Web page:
Local visual homing by matched-filter descent in image distances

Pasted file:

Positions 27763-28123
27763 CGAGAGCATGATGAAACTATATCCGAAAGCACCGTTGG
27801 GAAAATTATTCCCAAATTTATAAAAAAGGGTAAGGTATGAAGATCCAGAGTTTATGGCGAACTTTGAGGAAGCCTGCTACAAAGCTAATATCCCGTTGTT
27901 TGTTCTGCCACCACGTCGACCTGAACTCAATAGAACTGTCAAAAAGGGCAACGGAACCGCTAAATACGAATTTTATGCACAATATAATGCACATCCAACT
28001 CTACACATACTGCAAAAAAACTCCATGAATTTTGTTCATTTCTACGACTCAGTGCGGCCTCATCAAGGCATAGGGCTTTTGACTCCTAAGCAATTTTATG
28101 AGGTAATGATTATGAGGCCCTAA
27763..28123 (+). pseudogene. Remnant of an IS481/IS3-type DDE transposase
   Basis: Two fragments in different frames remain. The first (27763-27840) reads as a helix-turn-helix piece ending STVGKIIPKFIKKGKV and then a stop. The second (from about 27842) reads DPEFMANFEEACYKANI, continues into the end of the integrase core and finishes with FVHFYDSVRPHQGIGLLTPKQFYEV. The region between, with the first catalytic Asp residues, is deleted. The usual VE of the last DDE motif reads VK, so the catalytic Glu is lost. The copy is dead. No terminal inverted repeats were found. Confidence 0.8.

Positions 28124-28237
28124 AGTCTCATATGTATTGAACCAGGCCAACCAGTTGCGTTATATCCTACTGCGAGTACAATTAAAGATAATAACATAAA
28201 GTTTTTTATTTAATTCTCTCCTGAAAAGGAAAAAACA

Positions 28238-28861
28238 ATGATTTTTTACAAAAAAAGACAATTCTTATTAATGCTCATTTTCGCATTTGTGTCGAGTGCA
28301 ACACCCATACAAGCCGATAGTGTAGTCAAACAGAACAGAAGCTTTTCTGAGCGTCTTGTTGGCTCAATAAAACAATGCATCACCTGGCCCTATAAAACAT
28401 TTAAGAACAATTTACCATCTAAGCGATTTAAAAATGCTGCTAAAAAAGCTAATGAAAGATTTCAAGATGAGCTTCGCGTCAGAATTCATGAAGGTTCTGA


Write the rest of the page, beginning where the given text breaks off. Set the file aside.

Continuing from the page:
In natural images, the distance measure between two images taken at different locations rises smoothly with increasing distance between the locations. This fact can be exploited for local visual homing where the task is to reach a goal location that is characterized by a snapshot image: descending in the image distance will lead the agent to the goal location. To compute an estimate of the spatial gradient in the distance measure, its value must be sampled at three noncollinear points. An animal or robot would have to insert exploratory movements into its home trajectory to collect these samples. Here we suggest a method based on the matched-filter concept that allows one to estimate the gradient without exploratory movements. Two matched filters – optical flow fields resulting from translatory movements in the horizontal plane – are used to predict two images in perpendicular directions from the current location. We investigate the relation to differential flow methods applied to the local homing problem and show that the matched-filter approach produces reliable homing behavior on image databases. Two alternative methods that only require a single matched filter are suggested. The matched-filter concept is also applied to derive a home-vector equation for a Fourier-based parameter method.
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